Reduced seasonal sea ice and increased sea surface temperature change prey and foraging behaviour in an ice‐obligate Arctic seabird, Mandt’s black guillemot (Cepphus grylle mandtii)

  • February 6, 2021
  • by G. J. Divoky, E. Brown, K. H. Elliott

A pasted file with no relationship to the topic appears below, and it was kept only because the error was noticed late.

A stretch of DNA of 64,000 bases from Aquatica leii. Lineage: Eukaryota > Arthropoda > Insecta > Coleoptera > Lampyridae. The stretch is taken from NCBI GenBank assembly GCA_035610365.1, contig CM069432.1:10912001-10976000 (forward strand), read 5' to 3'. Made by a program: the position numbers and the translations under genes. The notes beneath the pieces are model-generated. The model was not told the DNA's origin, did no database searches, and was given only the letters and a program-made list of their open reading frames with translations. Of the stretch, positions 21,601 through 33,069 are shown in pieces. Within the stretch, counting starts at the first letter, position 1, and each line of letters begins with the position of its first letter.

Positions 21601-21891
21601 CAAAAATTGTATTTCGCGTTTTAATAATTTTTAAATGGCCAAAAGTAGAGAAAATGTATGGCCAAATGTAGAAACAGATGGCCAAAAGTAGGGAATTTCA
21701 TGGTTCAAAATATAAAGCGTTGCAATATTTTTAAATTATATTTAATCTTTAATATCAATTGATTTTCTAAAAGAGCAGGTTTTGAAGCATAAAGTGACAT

While decreases in Arctic sea ice affect all marine communities in the Arctic Basin, the effects are greatest on the cryopelagic ecosystem and species with critical life history stages dependent on the presence of sea ice. During the recent and ongoing period of rapid sea ice loss these species have been subject to spatial and temporal disruptions requiring behavioural plasticity. Mandt’s Black Guillemots (Cepphus grylle mandtii) is one of the few ice-obligate Arctic seabirds. Polar cod (Boreogadus saida) is their preferred prey. We monitored their prey selection and diving behaviour during the annual period of chick provisioning from 2011 to 2017, to assess their ability to respond to the now common seasonal loss of sea ice and increased water temperature in their nearshore foraging area. The percentage of polar cod fed to nestlings decreased with increasing SST, with fourhorn sculpin (Myoxocephalus quadricornis), a nearshore demersal, becoming common (20% of deliveries) with SST > 2.0 °C and comprising more than half of the prey when SST > 3.4 °C. This prey-switch coincided with a marked increase in dives and time underwater per day and a decrease in dive duration as birds switched to nearshore, benthic habitats. Sea ice is declining and SST increasing throughout the Arctic Basin and other upper-trophic level predators dependent on polar cod could be expected to be exhibiting similar prey-switching and modifications in foraging effort.